Miriam Schaer

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Miriam Schaer, a Brooklyn-based multimedia book artist, uses garments to explore feminine, social, and spiritual issues. She is represented in numerous collections, including the Alan Chasanoff Book Arts Collection at the Yale Museum and Arts of the Book Collection at Yale’s Sterling Library; the Mata & Arthur Jaffe Collection: Book as Aesthetic Object at Florida Atlantic University, Boca Raton, FL; the Brooklyn Museum of Art; Harvard University and the Sallie Bingham Center for Women’s History & Culture, Duke University, Durham, NC.

Her work has earned a NYFA Artists Fellowship, inclusion in the Elizabeth A. Sackler Center for the Feminist Art Base at the Brooklyn Museum, and representation at the Cheongju International Craft Biennale in South Korea. In 2007, she was an artist in residence for the Imagining the Book Biennale at the Bibliotheca Alexandrina in Alexandria, Egypt.

Her project, Crafting Women’s Stories: Lives in Georgian Felt, with Columbia College Chicago colleagues Clifton Meador and Melissa Potter, received Soros Funding and was realized in 2013 to work with local women’s groups in the Republic of Georgia to make artist books from felt-a local craft heritage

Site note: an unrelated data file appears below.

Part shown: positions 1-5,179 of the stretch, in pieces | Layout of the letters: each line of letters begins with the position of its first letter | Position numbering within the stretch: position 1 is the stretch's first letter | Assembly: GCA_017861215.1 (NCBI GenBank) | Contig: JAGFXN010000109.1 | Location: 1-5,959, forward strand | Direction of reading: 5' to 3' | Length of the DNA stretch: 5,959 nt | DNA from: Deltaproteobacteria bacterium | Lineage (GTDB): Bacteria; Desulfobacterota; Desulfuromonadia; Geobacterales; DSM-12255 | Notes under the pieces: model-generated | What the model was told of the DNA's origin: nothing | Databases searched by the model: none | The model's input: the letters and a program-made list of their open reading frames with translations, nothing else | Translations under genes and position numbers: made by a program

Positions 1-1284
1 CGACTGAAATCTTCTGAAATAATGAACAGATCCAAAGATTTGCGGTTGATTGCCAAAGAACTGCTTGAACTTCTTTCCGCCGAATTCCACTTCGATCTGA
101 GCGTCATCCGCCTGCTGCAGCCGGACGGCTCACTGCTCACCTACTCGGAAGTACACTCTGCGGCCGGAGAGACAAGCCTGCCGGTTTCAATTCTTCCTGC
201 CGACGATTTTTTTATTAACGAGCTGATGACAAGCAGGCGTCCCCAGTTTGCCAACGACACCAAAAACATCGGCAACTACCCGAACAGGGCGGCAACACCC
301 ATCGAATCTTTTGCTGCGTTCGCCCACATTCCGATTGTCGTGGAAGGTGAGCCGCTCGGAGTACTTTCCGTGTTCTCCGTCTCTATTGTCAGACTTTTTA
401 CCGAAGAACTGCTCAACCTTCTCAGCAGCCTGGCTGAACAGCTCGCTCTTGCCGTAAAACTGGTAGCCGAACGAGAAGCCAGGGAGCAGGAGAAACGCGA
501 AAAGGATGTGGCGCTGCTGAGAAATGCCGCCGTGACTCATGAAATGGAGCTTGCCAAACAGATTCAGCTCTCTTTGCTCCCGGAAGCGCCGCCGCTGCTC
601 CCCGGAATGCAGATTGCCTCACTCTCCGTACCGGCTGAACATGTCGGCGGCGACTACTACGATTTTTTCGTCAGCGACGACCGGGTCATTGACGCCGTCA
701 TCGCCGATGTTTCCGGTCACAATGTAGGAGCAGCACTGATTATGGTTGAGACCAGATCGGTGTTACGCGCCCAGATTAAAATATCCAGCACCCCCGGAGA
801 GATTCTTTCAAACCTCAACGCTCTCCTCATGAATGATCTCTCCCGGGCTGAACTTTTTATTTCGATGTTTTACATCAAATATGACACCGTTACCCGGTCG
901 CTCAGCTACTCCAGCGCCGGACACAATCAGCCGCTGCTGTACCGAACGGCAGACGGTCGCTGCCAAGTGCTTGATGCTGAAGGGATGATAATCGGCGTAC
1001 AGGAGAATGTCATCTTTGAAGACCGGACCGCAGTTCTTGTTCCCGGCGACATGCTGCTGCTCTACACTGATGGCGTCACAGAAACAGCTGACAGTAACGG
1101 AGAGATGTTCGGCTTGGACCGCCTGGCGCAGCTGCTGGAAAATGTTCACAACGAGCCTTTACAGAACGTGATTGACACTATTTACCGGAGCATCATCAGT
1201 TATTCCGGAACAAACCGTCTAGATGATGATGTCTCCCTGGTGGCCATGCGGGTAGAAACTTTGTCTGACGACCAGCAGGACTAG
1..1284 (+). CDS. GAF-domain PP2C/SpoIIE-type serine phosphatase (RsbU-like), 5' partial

Her series, Baby (Not) On Board: The Last Prejudice?, about society’s prejudice against women without children, was included in MAMA-Motherhood Around the Globe at the International Museum of Women, and was featured on Babble.com and the Huffington Post.

She is currently a Lecturer in the Interdisciplinary MFA Program in Book and Paper at Columbia College Chicago. Prior to joining the faculty at Columbia College Chicago, she taught Art of the Book at Pratt Institute, and was a visiting artist a numerous institutions including Sarah Lawrence College, Marshall University, Colorado College among others.

Art and Research Interests

“My work is a way of asking questions, to explore feminine, social, political and spiritual issues. I use a variety of materials-clothing, printed matter, dressmaker pins, thread, staples with photography to tease out the narrative, asking questions that rarely have answers. Most recently my work has focused on the relationship of women to motherhood-or-non-motherhood. How do women without children situate themselves in a world that largely values women for their fertility?   I began to realize the complexities of these relationships as my own mother began to show signs of dementia.  As we age, and our parents age-how do we negotiate the role reversal—when our parents many live beyond the point they can care for themselves and, like small children, are cared for by their own children, now adults. There are no easy answers. I hope to engage in dialog about these and other issues that touch many people’s lives.”